Before we can talk about which type of garage door might be right for you, let’s take a look at what single panel doors and sectional doors are.
Sectional doors are the style for the majority of garage doors installed today. These doors generally have four or five horizontal panels joined together with hinges. This means that when the door opens and closes, it can bend and follow a curved path that is primarily vertical.
A single panel door (also known as swing doors or up-and-over doors) used to be the popular style. This door is a single, solid piece. Because it has to hinge and move as one large unit, it must swing outward when it opens and closes.
Advantages of a Single Panel Door:
- Generally lower expenses. Most single panel doors will be less expensive to install. Because they are less common, this will not always be the case, but often. Additionally, due to fewer moving parts, single panels are generally less expensive to maintain, replace parts, and repair the door.
- Material and design variety. Sectional garage doors definitely come in a lot of styles, but they are options that work with a segmented structure. Some designs can be hard to execute. With a single panel, you have one large canvas for design that is not interrupted with seams and can be a wide variety of materials.
- Vintage look: A lot of the current popularity of single panel doors is the appeal of their vintage appearance. They may fit better with homes that feature mid-century designs.
- Lighter weight: Usually single panel doors are significantly lighter than sectionals, which makes them much easier to open manually.
Drawbacks of a Single Panel Door:
- Safety: Safety is, of course, a huge concern with garage doors. While properly installed and maintained garage doors are incredibly safe, the possible failures on a single panel door can be more dangerous than on a sectional. This is often because of the extension spring used in these older style doors. If extension springs break, they can cause serious injury or leave the garage door vulnerable to entry.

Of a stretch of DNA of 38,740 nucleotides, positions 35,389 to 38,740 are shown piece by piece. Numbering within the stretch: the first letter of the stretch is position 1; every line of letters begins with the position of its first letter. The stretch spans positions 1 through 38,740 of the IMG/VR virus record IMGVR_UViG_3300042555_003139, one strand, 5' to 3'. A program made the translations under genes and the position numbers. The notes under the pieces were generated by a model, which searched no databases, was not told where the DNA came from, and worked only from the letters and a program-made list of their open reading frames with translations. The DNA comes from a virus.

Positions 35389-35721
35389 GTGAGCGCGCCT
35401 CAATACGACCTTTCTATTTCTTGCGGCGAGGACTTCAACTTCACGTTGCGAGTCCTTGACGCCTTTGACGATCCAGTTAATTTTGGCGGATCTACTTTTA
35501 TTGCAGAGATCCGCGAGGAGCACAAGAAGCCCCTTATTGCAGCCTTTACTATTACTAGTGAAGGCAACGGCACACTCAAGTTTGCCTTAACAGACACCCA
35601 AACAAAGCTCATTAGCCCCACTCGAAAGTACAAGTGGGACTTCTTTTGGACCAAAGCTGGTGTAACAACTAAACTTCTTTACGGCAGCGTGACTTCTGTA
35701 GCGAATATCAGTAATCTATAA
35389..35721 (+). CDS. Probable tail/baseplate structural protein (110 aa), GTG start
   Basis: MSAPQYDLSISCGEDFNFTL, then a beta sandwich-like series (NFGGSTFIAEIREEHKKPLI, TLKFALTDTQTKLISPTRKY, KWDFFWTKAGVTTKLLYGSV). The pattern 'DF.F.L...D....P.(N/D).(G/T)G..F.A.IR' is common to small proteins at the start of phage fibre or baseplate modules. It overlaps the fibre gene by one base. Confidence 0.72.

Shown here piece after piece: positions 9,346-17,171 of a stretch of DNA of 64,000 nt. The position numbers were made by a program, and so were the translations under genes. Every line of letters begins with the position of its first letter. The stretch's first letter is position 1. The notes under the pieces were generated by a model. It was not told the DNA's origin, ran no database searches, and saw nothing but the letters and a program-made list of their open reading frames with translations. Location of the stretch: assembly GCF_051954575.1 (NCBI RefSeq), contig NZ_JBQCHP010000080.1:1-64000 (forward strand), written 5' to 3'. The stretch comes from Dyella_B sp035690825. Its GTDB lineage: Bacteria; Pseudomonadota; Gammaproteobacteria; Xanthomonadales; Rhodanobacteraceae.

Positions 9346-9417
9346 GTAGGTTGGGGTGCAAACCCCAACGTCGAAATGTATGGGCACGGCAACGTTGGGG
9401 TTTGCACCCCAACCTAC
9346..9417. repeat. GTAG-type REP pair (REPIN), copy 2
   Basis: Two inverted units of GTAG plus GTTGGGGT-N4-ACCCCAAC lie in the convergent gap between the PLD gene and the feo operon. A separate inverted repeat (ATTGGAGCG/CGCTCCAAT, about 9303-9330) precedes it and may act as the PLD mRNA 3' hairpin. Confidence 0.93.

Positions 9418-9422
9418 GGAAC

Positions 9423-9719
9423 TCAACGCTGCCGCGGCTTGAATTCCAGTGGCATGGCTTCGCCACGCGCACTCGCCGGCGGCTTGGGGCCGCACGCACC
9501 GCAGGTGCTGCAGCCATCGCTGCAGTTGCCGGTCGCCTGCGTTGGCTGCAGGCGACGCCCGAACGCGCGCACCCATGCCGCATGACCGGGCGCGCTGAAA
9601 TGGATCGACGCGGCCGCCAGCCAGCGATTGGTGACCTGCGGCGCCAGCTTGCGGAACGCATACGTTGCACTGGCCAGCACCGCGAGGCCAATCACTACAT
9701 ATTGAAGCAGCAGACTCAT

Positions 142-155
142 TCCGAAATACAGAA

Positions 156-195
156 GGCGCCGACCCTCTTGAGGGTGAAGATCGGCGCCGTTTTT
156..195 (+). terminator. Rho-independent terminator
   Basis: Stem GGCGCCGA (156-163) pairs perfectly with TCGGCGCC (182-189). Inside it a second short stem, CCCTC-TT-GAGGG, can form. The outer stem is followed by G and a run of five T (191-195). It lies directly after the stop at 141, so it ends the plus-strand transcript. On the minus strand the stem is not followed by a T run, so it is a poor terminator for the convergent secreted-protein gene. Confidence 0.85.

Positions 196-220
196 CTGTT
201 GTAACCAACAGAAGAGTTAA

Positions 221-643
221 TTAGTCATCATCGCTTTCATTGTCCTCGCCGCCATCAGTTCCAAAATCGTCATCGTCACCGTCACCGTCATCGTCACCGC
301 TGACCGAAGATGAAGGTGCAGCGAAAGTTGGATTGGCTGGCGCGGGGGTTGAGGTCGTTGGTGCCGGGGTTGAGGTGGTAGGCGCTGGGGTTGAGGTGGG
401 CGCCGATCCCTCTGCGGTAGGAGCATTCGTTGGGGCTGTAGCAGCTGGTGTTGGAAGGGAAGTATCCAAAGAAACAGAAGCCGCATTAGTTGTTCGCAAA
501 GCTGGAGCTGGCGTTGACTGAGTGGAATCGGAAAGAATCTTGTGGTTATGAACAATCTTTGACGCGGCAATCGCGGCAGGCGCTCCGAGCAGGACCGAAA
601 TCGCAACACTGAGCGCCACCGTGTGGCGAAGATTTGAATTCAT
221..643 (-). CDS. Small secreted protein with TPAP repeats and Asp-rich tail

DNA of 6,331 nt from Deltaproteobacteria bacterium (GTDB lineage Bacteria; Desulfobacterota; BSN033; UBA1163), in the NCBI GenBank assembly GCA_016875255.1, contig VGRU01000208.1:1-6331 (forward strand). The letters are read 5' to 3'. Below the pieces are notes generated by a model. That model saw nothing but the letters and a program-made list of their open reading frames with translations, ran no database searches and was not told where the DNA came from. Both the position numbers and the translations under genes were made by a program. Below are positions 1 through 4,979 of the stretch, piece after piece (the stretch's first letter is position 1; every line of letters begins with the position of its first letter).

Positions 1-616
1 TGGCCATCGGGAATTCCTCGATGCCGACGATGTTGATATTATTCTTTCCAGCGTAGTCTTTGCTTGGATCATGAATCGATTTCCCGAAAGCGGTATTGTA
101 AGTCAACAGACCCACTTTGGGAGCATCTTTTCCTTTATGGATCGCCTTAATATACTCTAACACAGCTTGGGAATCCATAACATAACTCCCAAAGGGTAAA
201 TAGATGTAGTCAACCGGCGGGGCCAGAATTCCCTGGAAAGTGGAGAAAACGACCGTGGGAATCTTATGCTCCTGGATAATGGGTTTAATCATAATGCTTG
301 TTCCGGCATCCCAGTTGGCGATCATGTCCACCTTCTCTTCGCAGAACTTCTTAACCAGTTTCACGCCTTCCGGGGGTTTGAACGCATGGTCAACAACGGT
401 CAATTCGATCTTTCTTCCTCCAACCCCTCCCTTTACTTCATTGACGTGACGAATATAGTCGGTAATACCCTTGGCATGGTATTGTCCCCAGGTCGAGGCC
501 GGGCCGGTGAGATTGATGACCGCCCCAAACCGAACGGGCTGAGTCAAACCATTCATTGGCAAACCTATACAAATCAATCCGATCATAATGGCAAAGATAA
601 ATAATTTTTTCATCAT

- Cost of repairs: While the single panel is ideally a lower expense because of the door and the fewer parts needing repair, if the door does fail, it can be an enormous cost. Rather than having one section fail, it would be the entire door. One failed or dented section can be replaced or repaired much more easily and less expensively than having to replace the full one-piece door.
- Space for opening and closing: The single panel door requires more space to open and close. Because it tilts out as it opens, the door needs feet in front of it to open. You will need to keep at least a few feet of driveway clear to allow for that. That angle also can cut into the usable space inside the garage. It is possible that a single panel will rest a tiny bit closer to the ceiling, but overall, sectionals are far more compact.
- Weather: Usually, sectional garage doors stand up better to extreme weather conditions. This includes cold. Sectionals are generally better at insulating the garage, which will make the garage much more comfortable and potentially significantly save on heating costs.
Advantages/Drawbacks of a Sectional Door:
The advantages and disadvantages of a sectional door are largely the opposite of those for a single panel.
In summary, though, the advantages tend to be:
- Durability and reliability
- Insulation and weather resistance
- Usually less expensive in case of failure
- More compact opening and closing
- Larger selection to choose from
While the disadvantages tend to be:
- Less suited to replicating a vintage look
- Tend to be more expensive to purchase and install new
Sectional doors are more popular and the safety, space, and variety considerations tend to lead people towards those doors. But single panels have a lot to offer, especially if you are looking for a vintage appearance. We at Overhead Door Company of Portland can help you through this decision. Then, whatever door ends up being best for your house and your needs, we can help make it a reality for you!